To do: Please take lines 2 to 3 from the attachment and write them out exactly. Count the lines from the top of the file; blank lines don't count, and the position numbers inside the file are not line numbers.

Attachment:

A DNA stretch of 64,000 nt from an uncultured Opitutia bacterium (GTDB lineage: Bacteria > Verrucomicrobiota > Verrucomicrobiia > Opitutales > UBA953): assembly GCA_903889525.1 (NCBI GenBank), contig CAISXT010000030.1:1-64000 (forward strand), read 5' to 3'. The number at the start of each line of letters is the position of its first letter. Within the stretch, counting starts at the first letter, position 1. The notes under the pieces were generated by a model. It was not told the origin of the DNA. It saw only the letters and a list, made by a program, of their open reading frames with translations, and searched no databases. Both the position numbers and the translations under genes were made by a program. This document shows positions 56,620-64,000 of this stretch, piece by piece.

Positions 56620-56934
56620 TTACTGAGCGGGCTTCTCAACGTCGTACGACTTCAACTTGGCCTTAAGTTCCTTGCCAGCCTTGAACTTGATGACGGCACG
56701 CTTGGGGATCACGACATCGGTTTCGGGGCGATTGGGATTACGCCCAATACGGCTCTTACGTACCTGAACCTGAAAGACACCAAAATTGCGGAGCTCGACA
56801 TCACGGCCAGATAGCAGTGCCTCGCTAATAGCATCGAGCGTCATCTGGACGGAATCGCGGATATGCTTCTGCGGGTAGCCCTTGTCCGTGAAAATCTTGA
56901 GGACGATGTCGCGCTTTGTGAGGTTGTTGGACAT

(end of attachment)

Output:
Positions 56620-56934
56620 TTACTGAGCGGGCTTCTCAACGTCGTACGACTTCAACTTGGCCTTAAGTTCCTTGCCAGCCTTGAACTTGATGACGGCACG